It’s fine if you need to look at a map to find Sudbury, Ontario. It’s generally not the first place one thinks of when planning a holiday. It’s known for mining and smelting nickel-copper ore, and having a superior cardiac surgical program in Canada. As well as having a 30 ft twelve-sided coin known as the Big Nickel.
Memories of Sudbury
As a child, my dad would pile us into the car and make the four-hour drive to my aunt’s house in Copper Cliff. It’s a “company” town, home to a 1,250 ft (381 metres) superstack chimney and housing for INCO (now Vale Canada) workers.
The Sudbury Basin is one of the largest, and oldest, impact craters in the world – dating back 1.9 million years. The rock debris in the basin is 62 km long and 30 km wide and contains nickel-copper ore, platinum, cobalt, and gold.
The rock debris across the street from my aunt’s house has a 50s-style Mickey Mouse on the side. We spent hours as kids climbing Mickey Mouse Mountain, which is shorter than a two-storey house. Sometimes, my uncle would take us to watch liquid slag pour out of big cauldrons. It looked like lava, a cool sight to a kid who doesn’t live in a mining town.
I loved our trips to Copper Cliff and Sudbury. I loved the smell of lilacs wafting through the kitchen windows. My aunt made the best butter tarts and was constantly trying to hide them from my uncle and dad. They were relentless in their desire to eat all the tarts, no matter the hour.
There were long summer nights and copious amounts of butter tarts. Family history quests, and hangouts around the dining table where my grandmother gave birth twelve times.
I carried all these memories with me on my recent return to Sudbury.
The Big Nickle + Copper Cliff
As kids, the Big Nickel was a beacon of hope. It stood on the rocks beside Regional Road 34, a sign that we were less than 10 minutes from my aunt’s house in Copper Cliff.
Erected in 1964, the Big Nickel is 30 ft tall and resembles a twelve-sided 1951 Canadian Nickel. The nickel stood on a rectangular stone pedestal, and stopping to take family photos was a must.
After dropping my luggage at the hotel, driving to the Big Nickel was the first thing on my list. I’ll be honest, I was sad to discover that it’s no longer visible from the road to Copper Cliff. Instead, it’s hidden behind Dynamic Earth, an earth sciences museum that chronicles Sudbury’s mining history.
Copper Cliff hasn’t changed much. My aunt and uncle are gone now (my dad, too), and my cousins have moved. The house on Power Street still looks the same and across the street, Mickey Mouse Mountain is looking a little brighter after a recent touch-up.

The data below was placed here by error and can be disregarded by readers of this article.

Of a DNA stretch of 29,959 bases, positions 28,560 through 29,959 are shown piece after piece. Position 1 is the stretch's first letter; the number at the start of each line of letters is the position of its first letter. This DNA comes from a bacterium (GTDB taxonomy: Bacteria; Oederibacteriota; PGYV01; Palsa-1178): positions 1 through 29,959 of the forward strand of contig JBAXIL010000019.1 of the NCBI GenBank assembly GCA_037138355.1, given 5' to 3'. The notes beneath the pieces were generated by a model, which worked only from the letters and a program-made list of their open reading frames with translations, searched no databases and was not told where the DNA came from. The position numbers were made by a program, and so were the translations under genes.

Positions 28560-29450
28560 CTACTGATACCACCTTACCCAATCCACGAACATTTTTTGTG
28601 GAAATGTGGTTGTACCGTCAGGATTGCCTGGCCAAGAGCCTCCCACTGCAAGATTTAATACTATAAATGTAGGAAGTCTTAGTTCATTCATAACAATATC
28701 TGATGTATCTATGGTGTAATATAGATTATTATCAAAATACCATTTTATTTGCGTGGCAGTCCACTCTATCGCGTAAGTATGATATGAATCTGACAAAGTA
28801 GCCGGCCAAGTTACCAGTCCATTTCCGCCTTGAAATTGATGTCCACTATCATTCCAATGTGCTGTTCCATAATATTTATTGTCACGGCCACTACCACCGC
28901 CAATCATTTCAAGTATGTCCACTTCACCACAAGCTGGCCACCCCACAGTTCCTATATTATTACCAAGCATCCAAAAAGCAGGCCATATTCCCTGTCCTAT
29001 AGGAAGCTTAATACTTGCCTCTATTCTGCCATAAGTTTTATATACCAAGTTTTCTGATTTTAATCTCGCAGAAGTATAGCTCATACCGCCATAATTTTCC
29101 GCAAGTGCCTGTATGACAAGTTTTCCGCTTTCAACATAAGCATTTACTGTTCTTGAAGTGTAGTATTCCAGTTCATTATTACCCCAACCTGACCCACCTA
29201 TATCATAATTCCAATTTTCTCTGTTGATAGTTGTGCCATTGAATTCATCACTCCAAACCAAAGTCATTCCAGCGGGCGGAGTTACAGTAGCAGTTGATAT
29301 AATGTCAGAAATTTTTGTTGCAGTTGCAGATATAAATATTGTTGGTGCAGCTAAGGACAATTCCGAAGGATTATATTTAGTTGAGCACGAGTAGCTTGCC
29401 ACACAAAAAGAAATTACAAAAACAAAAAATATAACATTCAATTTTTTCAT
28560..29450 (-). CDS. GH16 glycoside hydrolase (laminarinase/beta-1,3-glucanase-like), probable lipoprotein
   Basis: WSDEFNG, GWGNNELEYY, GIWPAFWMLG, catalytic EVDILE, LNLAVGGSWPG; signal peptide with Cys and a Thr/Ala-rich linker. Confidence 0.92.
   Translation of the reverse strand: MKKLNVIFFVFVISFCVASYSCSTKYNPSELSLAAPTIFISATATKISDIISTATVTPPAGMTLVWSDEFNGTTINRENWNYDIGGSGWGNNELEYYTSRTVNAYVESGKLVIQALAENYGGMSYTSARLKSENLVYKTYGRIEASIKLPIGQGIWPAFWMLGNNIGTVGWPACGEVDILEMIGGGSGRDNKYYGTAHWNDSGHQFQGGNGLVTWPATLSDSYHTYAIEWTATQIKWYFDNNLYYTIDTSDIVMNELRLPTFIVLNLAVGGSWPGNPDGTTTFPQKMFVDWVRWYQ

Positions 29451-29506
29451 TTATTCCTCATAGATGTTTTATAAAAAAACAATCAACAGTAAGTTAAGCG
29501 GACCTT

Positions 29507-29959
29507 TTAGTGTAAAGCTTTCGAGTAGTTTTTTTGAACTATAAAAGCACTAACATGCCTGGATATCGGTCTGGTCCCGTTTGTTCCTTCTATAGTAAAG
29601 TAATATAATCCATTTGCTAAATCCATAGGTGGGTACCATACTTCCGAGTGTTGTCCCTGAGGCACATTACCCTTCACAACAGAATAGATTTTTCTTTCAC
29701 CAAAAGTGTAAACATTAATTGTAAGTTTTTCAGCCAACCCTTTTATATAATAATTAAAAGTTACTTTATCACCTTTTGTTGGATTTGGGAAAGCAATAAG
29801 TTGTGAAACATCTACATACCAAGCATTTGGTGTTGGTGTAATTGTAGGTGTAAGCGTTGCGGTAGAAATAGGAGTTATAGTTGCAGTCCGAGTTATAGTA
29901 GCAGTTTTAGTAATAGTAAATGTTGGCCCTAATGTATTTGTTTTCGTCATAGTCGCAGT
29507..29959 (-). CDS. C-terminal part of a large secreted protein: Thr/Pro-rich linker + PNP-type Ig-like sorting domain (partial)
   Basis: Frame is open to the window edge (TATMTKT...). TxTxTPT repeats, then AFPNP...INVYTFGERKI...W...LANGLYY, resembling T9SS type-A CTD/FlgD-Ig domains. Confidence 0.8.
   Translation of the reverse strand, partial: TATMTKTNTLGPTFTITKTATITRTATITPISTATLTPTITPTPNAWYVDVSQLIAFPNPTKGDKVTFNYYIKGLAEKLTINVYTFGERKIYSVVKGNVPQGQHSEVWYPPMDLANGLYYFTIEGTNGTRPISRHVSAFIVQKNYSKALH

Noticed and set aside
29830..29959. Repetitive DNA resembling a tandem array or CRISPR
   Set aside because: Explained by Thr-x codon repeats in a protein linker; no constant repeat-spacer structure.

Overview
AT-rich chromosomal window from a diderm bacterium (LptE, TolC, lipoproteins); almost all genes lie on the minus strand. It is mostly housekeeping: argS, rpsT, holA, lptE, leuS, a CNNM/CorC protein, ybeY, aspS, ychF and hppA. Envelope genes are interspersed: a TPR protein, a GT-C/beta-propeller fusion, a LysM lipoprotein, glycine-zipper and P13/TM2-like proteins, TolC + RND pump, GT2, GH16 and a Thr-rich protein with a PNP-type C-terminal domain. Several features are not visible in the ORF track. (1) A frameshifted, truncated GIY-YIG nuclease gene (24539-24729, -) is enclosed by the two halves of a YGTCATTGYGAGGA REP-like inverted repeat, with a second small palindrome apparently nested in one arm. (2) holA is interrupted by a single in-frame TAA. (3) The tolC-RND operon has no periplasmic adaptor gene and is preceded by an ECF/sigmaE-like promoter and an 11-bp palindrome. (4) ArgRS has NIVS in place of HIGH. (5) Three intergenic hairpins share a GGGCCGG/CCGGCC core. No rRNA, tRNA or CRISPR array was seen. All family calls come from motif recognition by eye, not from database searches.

Watching nightly slag dumps is no longer possible (thankfully), and the creek is still copper orange, even though they try to disguise it.
An industrial city in Northern Ontario, Sudbury is making changes to become more sustainable. In 1978, a lot of the land around Sudbury was barren. Years of logging and sulphur emissions took their toll on the vegetation and soil. To counter these negative effects of mining, the city started a regreening program.
3,400 hectares were limed and grassed, and trees were planted. In 2002, the Jane Goodall Reclamation Trail was opened by Dr. Jane Goodall. This 1 km trail is a testament to the progress made by the regreening program. Today, it continues to thrive, a lovely walking path with calming outlooks.
Sudbury’s environmental and sustainability plans include community gardens, a net zero carbon emissions by 2050 commitment, and a lake water quality program (there are 330 lakes in and around Greater Sudbury).
A Seriously Large Mural
I, like most visitors to Sudbury, was struck by the sight of a brick building splattered with vibrant colours. A rainbow washed over a large façade is hard to miss. It’s the largest mural I’ve ever seen, in fact, it’s considered the largest mural in Canada. I pulled over immediately and pulled out my camera.
From 1950 to 2010, this was St. Joseph’s Hospital. It was the first English-speaking hospital in Northern Ontario and is known for its trauma care. I have my own connection to this hospital. This is where my cousin and uncle rushed my dad when he was in the midst of a massive heart attack. They saved his life, and I remember being too scared to enter his room because of all the wires and tubes attached to him.